Re: X-rays from light bulbs/Tesla Coils !!!

Hi Fa. Tom, Shaun, all

IIIIIIIIIIII´m back............. (online, that is)  ;o)

Comments below.

> Original Poster: "Thomas McGahee" <tom_mcgahee-at-sigmais-dot-com>

> The light that you see when the bulb is placed in a microwave oven
> is most likely excitation of the gas. If it is a volumetric effect,
> it is most assuredly gas glow. If it is JUST the walls of the
> glass glowing, you might have x-ray production. My bet is
> that it is glowing gas, and thus no x-rays.

> > Original Poster: "Choad" <choad69-at-geocities-dot-com>
> >
> > Tom,
> >     Ok when you put a light bulb in a microwave and it makes green,
>> blue, whatever other colors. Would this be indacating that there
> >x-rayso,or is  this just because it's in a microwave?

The microwave. One of my favorite inventions. I´m working on a
website about my microwave experiments, which I hope to have
up someday (soon). Depending on what kind of bulb you place
in the µ-wave chamber, you will get different results. If you place
a normal fluorescent bulb in the chamber, it will light up due to
electron bombardment of the phosphorescent layer (just like it
does in normal usage). If you place a normal (25-100W) incandescent
light bulb in the chamber it will do three things:

1.) The filament acts as a short to the microwaves, so it lights up
(quick and painless filament death in a 850W µ-wave).

2.) The rare gases inside (to prevent filament oxidation in normal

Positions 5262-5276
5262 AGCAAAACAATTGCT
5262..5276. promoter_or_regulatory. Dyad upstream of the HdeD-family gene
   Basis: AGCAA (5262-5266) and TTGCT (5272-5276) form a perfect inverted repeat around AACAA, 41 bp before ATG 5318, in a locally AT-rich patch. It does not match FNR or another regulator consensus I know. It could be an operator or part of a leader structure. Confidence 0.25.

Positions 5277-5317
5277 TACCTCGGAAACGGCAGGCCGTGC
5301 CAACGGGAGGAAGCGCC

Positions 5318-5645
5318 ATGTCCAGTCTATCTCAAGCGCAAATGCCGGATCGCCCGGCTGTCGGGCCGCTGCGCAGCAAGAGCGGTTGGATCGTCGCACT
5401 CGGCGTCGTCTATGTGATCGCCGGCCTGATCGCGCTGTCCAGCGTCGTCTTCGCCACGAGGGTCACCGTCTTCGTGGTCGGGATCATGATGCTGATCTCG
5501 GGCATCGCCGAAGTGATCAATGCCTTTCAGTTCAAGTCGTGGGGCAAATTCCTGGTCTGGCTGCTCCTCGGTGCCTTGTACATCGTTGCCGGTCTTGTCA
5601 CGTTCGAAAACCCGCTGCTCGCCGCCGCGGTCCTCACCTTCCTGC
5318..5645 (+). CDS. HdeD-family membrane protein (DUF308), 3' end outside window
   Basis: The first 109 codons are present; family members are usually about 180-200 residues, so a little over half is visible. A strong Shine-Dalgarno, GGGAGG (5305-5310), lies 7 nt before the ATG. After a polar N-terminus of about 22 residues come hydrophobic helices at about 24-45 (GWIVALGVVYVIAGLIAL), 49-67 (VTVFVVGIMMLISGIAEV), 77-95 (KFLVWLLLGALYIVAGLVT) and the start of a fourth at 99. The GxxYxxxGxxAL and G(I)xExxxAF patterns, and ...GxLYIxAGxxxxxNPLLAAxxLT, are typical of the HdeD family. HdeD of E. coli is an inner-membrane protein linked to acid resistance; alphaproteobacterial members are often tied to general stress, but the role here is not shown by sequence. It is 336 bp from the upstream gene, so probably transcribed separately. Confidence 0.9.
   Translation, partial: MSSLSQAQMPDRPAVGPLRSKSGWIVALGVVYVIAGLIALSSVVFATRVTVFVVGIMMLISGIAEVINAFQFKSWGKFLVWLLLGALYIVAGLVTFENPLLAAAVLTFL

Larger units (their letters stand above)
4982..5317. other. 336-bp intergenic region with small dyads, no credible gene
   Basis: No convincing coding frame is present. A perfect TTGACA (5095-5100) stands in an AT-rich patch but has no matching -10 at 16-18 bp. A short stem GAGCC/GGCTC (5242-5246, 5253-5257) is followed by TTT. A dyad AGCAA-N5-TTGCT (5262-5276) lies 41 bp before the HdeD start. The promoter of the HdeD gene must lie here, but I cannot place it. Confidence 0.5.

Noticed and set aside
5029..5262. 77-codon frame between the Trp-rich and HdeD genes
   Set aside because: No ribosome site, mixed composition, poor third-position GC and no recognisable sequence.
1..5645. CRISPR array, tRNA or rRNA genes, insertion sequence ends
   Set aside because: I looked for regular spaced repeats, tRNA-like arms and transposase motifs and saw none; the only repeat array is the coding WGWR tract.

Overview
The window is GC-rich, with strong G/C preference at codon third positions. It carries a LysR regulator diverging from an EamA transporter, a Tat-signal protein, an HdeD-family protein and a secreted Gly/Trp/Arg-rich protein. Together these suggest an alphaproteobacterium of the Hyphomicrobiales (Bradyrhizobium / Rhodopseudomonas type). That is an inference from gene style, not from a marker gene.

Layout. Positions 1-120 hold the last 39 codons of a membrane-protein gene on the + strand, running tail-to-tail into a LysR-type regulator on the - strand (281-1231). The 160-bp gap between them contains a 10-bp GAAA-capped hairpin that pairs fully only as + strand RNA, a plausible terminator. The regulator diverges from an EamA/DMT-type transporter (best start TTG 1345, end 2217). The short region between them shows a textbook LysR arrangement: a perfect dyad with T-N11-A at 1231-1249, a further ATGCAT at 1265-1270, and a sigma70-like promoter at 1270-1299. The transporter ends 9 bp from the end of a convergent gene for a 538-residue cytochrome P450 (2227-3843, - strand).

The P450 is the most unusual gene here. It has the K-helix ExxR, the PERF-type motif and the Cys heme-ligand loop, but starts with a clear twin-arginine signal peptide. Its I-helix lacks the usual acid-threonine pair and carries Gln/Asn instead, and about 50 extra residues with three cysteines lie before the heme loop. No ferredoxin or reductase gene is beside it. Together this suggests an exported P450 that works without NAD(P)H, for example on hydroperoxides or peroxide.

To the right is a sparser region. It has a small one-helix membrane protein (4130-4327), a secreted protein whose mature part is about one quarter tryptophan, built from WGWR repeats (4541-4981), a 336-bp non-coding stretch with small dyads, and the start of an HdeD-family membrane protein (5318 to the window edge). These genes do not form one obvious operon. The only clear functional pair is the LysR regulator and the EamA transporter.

usage) will light up due to ionization. In other words, the electrons
of the gas "slurp up" some of the energy, go into a stage of higher
energy and fall back down to the non excited stage and give off a
photon in the process.

3.) If you "overdo" it, the glass envelope will melt, start conducting
and you will actually see the glass "lighting up"

I have also tried this with a bulb that "heavily loads" the µ-wave.
This was a 500W halogen bulb used for outdoor lighting. It took
the µ-wave about 15 secs to destroy the filament and another
15 seconds to get the hi temp quartz glass(!!) envelope to melt
with very interesting results.

You CANNOT get x-rays out of such a setup, because the E-Field
within the µ-wave chamber is pretty uniform. This means, you
can´t accelerate the electrons, so that they hit a "dark" target. No
HV acceleration, no x-rays.

There are many an interesting experiment that can be done with
a microwave (lighting bulbs, killing CDs, making plasma balls with
a wood splinter, igniting steel wool, etc. etc,). All this can be seen
on my website in the future.

This being said, I should add, that one should NOT play with µ-waves,
unless you know EXACTLY what you are doing. IMHO, µ-waves are
more dangerous than x-rays for several reasons. The experiments
described above can also cause physical injury (it is thoroughly
possible that the light bulbs can actually explode). My µ-wave is
rewired to be run via a dead man switch ONLY. I have also taken
precautions to prevent the chamber door from throwing glass
particles around, in case of something goes wrong inside the
chamber. All viewing is done at a distance with a video camcorder.
It´s better to sacrifice a camcorder than one´s one eyeballs
and / or flesh.

Please be careful, if/when repeating such experiments.

µ-wavy greets from Germany,